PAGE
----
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J Gerontol B Psychol Sci Soc Sci. 2010 Nov;65(6):772-82. doi: 10.1093/geronb/gbq069. Epub 2010 Oct 11.

Patterns of residential crowding among Hispanics in later life: immigration, assimilation, and housing market factors.

Author information

1
Department of Gerontology, University of Massachusetts Boston, 100 Morrissey Blvd., Boston, MA 02125, USA. jeffrey.burr@umb.edu

Abstract

OBJECTIVE:

We describe patterns of residential crowding among older Hispanics and non-Hispanic Whites. We also examine hypotheses about the relationship of residential crowding with assimilation (language and duration of residence) and housing market characteristics.

METHODS:

We employ a multilevel research design, using data from the 2000 U.S. Census of Population. Hierarchical linear models are utilized to estimate the association between residential crowding and both individual and housing market factors.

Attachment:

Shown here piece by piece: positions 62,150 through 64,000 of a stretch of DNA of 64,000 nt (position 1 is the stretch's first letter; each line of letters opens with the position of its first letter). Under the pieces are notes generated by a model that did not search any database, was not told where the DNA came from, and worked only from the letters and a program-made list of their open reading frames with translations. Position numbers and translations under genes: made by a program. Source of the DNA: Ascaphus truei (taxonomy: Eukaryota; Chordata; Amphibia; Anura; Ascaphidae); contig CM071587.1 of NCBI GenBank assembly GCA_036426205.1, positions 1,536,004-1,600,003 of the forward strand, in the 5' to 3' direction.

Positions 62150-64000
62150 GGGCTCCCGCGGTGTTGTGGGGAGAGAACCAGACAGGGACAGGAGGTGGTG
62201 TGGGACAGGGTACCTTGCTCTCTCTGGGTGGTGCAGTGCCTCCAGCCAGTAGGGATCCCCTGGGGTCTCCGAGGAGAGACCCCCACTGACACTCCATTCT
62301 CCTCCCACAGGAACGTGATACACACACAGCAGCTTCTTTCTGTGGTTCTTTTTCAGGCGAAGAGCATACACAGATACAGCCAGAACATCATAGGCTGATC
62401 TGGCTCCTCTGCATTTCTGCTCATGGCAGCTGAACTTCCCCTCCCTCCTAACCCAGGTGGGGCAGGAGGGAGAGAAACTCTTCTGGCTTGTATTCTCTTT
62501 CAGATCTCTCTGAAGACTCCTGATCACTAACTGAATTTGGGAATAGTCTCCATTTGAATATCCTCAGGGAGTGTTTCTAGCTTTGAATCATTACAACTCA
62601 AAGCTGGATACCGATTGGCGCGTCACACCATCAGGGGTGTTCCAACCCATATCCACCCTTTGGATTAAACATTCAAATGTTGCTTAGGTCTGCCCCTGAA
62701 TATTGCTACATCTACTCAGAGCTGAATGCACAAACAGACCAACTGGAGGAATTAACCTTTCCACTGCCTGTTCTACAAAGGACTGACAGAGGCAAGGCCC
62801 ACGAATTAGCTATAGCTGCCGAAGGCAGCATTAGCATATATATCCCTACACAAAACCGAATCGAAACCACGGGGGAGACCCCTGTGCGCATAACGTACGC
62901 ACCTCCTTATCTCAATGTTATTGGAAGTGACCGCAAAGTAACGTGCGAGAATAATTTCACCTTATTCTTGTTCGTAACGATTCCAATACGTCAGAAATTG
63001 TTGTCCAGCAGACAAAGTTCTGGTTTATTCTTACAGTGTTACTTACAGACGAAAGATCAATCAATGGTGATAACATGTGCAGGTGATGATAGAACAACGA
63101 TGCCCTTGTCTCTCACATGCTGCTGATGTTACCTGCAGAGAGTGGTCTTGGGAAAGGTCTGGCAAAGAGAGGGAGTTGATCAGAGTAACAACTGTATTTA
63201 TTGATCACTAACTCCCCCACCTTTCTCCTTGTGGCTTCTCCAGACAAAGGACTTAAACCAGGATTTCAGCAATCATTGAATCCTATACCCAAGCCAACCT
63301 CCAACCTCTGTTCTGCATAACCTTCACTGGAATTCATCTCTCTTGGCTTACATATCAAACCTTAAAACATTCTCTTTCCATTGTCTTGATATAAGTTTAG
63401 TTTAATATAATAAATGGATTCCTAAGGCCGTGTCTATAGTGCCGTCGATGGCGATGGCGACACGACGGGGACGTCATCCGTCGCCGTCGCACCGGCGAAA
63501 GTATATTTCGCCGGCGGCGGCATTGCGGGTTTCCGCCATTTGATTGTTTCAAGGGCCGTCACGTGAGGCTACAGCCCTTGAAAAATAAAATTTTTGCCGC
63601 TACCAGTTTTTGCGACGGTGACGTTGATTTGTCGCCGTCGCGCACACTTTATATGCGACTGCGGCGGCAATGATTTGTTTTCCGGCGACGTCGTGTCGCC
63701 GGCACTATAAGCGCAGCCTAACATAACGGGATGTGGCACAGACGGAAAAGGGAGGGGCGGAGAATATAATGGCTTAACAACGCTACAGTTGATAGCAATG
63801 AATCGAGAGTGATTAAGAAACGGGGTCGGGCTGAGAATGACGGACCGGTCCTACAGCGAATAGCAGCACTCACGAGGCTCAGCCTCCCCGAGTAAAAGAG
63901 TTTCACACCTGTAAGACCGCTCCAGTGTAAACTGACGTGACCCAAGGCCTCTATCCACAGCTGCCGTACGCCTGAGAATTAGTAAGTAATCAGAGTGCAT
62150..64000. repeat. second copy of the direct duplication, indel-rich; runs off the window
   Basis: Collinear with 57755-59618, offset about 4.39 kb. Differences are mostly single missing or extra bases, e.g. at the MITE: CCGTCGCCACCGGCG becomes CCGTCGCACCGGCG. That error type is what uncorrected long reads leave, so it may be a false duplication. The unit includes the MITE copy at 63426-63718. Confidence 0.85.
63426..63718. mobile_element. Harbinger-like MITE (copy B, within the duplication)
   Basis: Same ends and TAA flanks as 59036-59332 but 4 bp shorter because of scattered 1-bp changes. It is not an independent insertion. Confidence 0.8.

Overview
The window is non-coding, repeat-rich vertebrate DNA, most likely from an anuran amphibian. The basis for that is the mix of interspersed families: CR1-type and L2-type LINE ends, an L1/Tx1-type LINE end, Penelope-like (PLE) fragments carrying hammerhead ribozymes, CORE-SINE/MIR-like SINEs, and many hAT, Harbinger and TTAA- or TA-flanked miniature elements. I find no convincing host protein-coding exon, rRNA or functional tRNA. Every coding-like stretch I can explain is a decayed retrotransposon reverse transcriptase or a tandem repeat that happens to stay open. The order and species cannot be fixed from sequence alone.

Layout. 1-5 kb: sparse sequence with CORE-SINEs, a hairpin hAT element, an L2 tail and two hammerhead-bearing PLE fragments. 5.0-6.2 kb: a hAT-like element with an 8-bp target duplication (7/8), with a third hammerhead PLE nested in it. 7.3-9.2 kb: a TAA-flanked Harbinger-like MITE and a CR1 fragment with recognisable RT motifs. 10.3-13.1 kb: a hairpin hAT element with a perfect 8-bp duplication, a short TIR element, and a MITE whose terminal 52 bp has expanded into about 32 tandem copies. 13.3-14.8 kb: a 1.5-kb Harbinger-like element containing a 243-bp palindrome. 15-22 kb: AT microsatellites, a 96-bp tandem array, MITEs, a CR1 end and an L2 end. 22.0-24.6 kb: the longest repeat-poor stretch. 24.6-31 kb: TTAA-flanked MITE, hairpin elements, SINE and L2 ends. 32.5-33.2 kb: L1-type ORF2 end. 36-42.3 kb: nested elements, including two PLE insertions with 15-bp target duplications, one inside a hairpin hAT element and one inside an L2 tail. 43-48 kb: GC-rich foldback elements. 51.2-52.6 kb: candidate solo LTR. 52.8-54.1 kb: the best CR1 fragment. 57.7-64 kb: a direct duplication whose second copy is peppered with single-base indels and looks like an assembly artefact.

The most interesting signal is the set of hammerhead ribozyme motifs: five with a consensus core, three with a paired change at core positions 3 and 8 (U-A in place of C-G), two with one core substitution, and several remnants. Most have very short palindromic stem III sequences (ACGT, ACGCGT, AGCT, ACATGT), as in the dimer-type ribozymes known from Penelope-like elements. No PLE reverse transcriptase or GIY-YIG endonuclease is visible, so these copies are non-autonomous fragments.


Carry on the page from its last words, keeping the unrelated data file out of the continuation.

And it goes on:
RESULTS:

Approximately one third of older Hispanics in metropolitan areas live in crowded housing compared with only one tenth of older non-Hispanic Whites. Foreign-born older persons report higher levels of crowding than U.S.-born older persons. Residential crowding differences between older Hispanics and non-Hispanics are not eliminated after controls are included. Older Hispanics who report better English language skills and a longer duration of residence in the United States live in less crowded housing. We do not find evidence for a relationship between crowding and residential segregation, but we find consistent evidence for an association between residential crowding and relative size of the Hispanic population.

DISCUSSION:

The forces that shape household composition and access to housing among older Hispanics appear to result in higher levels of residential crowding for this population.

PMID:
20937707
PMCID:
PMC2954332
DOI:
10.1093/geronb/gbq069
[Indexed for MEDLINE]
Free PMC Article

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